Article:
If you’re on Goodreads, you probably know the average Reading Challenge for 2018 is about 51 books in 12 months. I read 136 books in 92 days for last summer’s adult reading program with the library. So what was a realistic but stretch-worthy goal for 12 months?
I set my goal at 200 books for the year. I was cruising along pretty well, picking up steam. The “brass ring” was in sight – six months early.
Let me explain. First the not so good news. Followed by the good news and some reading highlights thus far.
The Not-so-Good News:
I was closing in on my target goal of 200 books. I went to my Goodreads account today to add a few more completed titles to bring my total to 181. Suddenly, my reading progress vanished. Gone. Poof!
Has this happened to you?
Because not a single title entered over the past five-plus months remains in my Reading Challenge. Zip. Zero. Nada. I know the site was having trouble cataloging dates and updates. But zeroing out 181 books just like that?!
Well I’ll be et fer a tater.
I can’t possibly recreate the entire list from memory. (Yes, I reported the matter to Goodreads. No solution yet.)
The Good News:
Of course I’m discouraged. Not to mention a wee bit miffed. But I’m still reading. And while it’s not exactly cheery to have five+ months of titles wiped out due to “technical difficulties,” I’m going to keep reading. In fact, I’m aiming for another target. Think of it as Reading Challenge 2.0:
200 additional titles by the end of the year.
How does that sound? (Good thing I took a few screen shots awhile back, eh?)
Meanwhile, from some prior notes I jotted down, here are some highlights from my Reading Challenge 2018 (before The Great Poofery struck):
Most Whimsical or Disarmingly Charming:
What-the-Dickens, by Gregory Maguire.
A natural disaster, three kids, a 21 y.o. Language Arts cousin/babysitter. Skibbereens and a flying thing nsmed “Pepper” with lots of sass. Teeth. What’s not to love?
– The Faerieground series, by Beth Bracken and Kay Fraser.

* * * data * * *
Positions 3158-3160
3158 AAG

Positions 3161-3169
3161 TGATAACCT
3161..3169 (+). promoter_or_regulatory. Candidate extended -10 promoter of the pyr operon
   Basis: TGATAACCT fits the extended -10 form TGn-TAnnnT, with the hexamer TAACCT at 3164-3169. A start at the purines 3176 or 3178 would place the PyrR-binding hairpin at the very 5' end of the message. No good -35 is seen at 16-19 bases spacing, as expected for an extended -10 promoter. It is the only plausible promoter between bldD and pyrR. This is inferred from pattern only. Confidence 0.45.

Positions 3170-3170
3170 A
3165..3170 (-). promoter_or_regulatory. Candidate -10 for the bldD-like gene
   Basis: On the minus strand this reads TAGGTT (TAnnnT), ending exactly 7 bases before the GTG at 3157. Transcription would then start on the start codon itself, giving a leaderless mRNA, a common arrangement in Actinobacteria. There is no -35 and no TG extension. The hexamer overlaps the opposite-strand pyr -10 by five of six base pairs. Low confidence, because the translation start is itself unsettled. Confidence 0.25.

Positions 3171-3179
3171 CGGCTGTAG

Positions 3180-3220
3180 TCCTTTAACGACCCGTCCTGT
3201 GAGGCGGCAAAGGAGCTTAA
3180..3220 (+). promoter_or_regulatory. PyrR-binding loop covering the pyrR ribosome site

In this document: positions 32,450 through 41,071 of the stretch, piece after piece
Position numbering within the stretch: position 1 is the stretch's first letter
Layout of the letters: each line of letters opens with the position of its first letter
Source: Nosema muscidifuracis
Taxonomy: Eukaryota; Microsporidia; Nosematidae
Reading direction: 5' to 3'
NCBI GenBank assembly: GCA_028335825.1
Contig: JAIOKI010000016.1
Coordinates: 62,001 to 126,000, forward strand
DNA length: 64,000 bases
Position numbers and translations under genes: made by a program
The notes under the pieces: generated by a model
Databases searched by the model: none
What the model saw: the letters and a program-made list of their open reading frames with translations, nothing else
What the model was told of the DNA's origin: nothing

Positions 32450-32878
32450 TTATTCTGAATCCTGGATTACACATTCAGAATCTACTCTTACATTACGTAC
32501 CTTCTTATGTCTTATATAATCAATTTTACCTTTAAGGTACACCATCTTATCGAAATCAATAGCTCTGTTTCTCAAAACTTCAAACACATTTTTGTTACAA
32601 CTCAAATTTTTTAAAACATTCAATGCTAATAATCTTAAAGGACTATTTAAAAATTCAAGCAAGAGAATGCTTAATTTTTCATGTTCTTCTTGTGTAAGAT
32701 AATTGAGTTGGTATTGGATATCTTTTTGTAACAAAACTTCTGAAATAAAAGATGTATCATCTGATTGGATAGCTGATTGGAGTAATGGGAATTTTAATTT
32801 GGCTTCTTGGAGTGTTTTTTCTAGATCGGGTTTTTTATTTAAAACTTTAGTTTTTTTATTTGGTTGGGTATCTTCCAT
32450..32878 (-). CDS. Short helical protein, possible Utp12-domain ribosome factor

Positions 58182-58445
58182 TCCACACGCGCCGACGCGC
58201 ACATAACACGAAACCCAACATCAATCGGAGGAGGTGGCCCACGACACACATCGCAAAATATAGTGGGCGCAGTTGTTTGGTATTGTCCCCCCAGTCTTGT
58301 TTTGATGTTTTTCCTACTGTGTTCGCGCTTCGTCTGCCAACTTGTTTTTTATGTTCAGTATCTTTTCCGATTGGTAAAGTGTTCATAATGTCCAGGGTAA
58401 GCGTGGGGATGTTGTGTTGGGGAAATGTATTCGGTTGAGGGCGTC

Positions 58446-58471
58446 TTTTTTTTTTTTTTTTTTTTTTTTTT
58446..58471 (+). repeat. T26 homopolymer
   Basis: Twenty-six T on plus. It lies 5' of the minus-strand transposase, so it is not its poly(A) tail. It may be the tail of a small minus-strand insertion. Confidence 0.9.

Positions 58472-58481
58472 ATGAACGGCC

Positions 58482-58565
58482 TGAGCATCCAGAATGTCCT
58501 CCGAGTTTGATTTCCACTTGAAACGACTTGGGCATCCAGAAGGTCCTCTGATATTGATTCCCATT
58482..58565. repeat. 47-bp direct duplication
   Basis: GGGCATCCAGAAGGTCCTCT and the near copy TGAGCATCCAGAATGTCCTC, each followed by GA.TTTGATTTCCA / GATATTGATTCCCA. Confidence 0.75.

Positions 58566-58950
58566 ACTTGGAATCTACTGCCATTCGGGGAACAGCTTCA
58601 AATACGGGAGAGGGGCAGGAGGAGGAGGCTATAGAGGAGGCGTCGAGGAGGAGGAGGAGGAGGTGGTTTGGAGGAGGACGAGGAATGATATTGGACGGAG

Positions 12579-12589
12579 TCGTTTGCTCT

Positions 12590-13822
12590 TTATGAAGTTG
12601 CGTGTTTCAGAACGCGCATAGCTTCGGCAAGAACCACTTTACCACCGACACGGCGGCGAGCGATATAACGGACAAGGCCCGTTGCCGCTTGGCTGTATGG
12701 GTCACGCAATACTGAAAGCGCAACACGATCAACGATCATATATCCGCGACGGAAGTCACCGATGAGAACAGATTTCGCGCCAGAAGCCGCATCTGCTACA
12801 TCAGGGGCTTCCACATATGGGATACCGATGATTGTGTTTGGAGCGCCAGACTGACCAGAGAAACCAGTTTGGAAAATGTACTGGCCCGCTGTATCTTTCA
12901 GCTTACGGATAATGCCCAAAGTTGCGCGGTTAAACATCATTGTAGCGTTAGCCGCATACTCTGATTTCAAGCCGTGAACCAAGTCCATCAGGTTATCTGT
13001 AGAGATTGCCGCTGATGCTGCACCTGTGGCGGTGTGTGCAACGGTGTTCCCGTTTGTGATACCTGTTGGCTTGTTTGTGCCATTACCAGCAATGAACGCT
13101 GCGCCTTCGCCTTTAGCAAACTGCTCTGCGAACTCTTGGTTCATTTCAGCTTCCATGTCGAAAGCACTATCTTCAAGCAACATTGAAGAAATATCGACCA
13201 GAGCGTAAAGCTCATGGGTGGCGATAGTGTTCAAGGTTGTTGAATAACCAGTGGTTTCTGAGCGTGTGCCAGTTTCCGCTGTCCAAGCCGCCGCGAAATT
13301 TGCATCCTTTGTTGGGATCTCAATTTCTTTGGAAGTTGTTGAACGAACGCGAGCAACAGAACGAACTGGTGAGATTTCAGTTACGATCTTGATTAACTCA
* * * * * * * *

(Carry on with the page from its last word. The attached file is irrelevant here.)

Twelve quick, enchanting reads about BFFs Soli and Lucy. One is far more than she seems at first glance, esp, when soneone’s made a wish inside the Willow Forest!
Most Interesting Biogs or Autobiogs:
New York to Paris – Charles A. Lindbergh.
Flying by instruments-only through fog at 1,500nft. over the Mid-Atlantic? Ay! Yi! Yi! Also white caps, porpoises, and “Which way is Ireland?”, the London-Paris runway and the Eiffel Tower.
Man O’ War – Walter Farley
Gripping Historical fiction about one of the greatest Thoroughbred champions to ever set hooves on a race track.
Look For Me By Moonlight.
Forget the silver stakes and garlic. Find an artist friend with a cliffside workshop and a hot stove! And whatever you do, don’t fall for some sweet-talking “30 something” dude in black who comes to stay at your Dad’d rustic, isolated inn in thd dead of winter!
172 Hours on the Moon – Johan Harstad
After yeats of budget cuts and stalled space exploration, NASA is going back to the moon, this time with three teens aboard. Once they hit the lunar surface, everything goes sideways. And astronauts start dying. Will Mia, Midori or Antoine ever see earth again?
Most Intriguing or Surprising
The Adoration of Jenna Fox – Mary E. Pearson
Hauntingly poignant and powerful, this intriguing story explores family relationships, bio/medical ethics, how far a parent might go to save a loved one, and what it means to be “human.” Earned a rare five-star rating from me.
Fairest – Marissa Meyer
A taut, compelling tale dripping with palace intrigue, rivalry and jealousy, misplaced love, blind ambition and utter corruption. Masterfully crafted. Couldn’t put it down!
Anchor in the Storm – Sarah Sundlin.
Finally. A “romance”” novel that isn’t a romp through the local garbage dump.
This uplifting, engaging story offers solid characters who are both winsome and flawed. They’re wholesome without being sappy. The clever “whodunit” plot has perfect pacing while the love story deftly combines faith, hope, tenacity, and integrity. Superb historical fiction plus plenty of surprising plot twists to keep you guessing!
Just about anything by Marguerite Henry, C.W. Anderson, and Scott O’Dell.
Note About My Reviews: I hold to the axiom: “The repeated use of profanity is the hobgoblin of little minds.” Hence, no book that uses same gets high marks from me. Ever. Far as I’m concerned, if an author can’t express him/herself without “turning the air blue,” then s/he is a lousy, lazy author. Period.
Now. Back to square one. And a new Reading Challenge.
How’s yours coming?